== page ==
Back to school top tips for Autumn

Planting seeds in the school garden. Photo: Jane Baker/Garden Organic

The Summer holidays are over and we’re back to school.  The mixture of sunshine and showers over the holiday period has been kind to the crops but with a new group of enthusiastic reception students and excited returning student gardeners, what tasks should you put to the top of the list this term?


You may still have some fruit and vegetables growing in your plots.  Over the next couple of weeks it’s time to dig most of them up and start planning a tasty meal. Vegetables like carrots, potatoesonions and beetroot can be harvested along with the last of the fruits like raspberries, blackberries, apples, pears and tomatoes.  If you can’t use them all straight away, our friends at Garden Organic have some great advice on storing your produce. Or you could try preserving them in jams, chutneys, pickles and juices.

Even better, why not encourage your enterprising youngsters to turn their produce into cash?  Enterprise Events held across London offer the opportunity to sell at markets or stores, but students can also set up their own pop up market at school to give parents and the local community a chance to taste their gardening successes.

The brand new Grow Your Own Business themed activity pack for 2016 is packed full of ideas and tips to help your students to Sow It. Grow It. Sell It!  The free to download pack includes links to enterprise resources, activity sheets, partner events, competitions, and top tips on growing, cooking and selling your school produce, and much much more…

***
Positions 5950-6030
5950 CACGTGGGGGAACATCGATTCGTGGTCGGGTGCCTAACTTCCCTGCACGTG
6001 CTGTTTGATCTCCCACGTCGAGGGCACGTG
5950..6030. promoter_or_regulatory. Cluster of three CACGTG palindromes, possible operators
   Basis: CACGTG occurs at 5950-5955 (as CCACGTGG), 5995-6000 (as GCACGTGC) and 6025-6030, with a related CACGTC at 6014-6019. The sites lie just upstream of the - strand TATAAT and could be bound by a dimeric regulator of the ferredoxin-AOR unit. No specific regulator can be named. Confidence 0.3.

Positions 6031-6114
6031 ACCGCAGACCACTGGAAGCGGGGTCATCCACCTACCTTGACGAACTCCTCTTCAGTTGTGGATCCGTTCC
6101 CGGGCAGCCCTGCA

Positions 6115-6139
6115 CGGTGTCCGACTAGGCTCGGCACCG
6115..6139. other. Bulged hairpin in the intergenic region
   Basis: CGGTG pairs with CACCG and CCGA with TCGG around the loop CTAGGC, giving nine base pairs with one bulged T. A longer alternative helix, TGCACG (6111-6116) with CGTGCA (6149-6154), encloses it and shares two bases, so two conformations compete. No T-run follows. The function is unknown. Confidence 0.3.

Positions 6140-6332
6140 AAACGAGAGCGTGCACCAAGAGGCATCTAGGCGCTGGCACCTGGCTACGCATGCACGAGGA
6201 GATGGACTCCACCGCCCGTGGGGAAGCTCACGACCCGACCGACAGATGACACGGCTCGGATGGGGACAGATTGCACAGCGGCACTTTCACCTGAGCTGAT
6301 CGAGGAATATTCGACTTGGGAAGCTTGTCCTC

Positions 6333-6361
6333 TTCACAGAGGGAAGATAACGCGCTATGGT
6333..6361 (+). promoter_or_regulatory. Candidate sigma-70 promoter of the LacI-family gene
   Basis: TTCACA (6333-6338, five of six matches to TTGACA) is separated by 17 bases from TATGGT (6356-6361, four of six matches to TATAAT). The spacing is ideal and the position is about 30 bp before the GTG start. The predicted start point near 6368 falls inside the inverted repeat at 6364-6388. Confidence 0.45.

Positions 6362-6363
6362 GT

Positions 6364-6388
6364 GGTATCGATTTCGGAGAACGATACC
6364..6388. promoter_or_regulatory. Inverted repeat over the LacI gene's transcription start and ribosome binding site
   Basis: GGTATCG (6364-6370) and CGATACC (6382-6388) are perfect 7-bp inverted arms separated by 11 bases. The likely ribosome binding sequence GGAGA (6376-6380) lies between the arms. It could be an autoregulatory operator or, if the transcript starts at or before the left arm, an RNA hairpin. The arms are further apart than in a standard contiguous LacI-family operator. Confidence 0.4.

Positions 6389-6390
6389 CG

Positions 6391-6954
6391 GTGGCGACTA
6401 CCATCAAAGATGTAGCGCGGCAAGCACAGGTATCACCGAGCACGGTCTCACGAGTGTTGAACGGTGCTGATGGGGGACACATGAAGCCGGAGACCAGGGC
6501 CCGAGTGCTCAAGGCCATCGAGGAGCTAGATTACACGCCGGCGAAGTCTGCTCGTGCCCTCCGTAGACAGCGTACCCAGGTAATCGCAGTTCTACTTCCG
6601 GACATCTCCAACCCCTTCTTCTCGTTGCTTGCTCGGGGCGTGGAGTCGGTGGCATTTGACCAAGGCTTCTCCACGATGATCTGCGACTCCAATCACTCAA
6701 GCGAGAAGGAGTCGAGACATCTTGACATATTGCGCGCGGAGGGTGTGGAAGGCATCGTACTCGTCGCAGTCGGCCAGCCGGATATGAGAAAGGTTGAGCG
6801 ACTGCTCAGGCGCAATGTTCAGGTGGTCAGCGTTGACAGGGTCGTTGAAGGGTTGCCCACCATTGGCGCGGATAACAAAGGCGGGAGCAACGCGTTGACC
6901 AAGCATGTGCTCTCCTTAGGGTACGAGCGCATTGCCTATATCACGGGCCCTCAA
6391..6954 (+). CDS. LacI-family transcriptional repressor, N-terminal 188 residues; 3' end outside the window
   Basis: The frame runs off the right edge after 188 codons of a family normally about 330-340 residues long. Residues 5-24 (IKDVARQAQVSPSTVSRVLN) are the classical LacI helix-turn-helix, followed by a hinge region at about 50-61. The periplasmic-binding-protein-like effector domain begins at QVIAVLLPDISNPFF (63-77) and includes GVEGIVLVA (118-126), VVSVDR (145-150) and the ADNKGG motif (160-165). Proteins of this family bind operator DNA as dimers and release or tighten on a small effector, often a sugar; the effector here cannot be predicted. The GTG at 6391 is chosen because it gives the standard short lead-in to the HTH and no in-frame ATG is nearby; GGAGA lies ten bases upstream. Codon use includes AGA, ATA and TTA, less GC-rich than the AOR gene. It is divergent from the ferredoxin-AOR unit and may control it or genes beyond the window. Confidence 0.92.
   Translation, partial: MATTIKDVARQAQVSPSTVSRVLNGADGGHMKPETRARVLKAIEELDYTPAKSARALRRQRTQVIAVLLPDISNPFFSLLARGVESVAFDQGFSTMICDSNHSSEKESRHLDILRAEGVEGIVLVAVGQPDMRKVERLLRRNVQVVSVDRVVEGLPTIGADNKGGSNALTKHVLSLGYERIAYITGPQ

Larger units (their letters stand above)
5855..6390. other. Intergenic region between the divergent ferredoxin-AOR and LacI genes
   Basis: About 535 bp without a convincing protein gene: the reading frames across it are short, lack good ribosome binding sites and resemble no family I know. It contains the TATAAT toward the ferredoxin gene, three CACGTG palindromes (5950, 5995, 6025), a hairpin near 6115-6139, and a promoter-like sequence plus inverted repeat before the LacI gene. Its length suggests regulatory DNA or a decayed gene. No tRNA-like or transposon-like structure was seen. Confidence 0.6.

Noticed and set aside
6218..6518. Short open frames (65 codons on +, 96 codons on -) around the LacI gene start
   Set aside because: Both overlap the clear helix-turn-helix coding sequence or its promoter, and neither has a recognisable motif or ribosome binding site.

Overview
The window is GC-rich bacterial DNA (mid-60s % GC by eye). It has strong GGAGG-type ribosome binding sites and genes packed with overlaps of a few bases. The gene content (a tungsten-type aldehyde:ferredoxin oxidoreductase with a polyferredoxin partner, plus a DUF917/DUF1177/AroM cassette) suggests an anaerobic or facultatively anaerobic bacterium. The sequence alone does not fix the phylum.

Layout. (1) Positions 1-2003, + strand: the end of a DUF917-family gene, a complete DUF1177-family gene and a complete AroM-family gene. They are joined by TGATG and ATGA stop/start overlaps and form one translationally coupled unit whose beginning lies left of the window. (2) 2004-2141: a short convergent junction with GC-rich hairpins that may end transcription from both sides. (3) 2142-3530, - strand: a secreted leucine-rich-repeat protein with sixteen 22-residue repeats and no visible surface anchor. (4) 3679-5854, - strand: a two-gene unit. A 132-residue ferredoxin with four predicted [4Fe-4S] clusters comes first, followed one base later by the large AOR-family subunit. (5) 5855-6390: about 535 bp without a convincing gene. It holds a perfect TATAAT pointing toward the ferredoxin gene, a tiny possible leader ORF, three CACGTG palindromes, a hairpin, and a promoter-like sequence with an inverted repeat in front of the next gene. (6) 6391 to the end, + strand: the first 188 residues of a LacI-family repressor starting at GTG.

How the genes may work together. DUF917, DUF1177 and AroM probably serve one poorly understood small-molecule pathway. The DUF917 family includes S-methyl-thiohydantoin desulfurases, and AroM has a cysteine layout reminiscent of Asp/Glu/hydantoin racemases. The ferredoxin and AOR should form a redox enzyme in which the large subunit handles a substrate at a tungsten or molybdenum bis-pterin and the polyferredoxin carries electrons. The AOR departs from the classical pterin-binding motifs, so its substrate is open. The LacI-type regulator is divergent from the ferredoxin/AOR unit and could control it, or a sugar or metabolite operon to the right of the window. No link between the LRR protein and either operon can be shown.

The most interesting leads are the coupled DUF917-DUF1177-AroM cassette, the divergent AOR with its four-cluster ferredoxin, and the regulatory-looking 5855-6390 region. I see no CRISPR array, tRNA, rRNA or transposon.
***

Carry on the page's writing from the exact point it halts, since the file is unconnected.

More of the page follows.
Sowing and Growing

It’s not just about harvesting though, make sure you plan your plot to get the most out of the Autumn and Winter seasons.  September is a good time to try some late sowing of quick growing plants – leafy varieties like spring cabbage, pea shoots, pak choi and winter lettuce can be ready in just a few weeks.  Other seeds to try in September include chard, rocket, kale, spinach and mustard.

And as a final late autumn treat, put some seed potatoes in a large pot or sack, keep in the warmest part of the garden and transfer to a greenhouse once it starts to get a bit nippy outside.  With a bit of luck, they will be ready to harvest just before your school Christmas meal!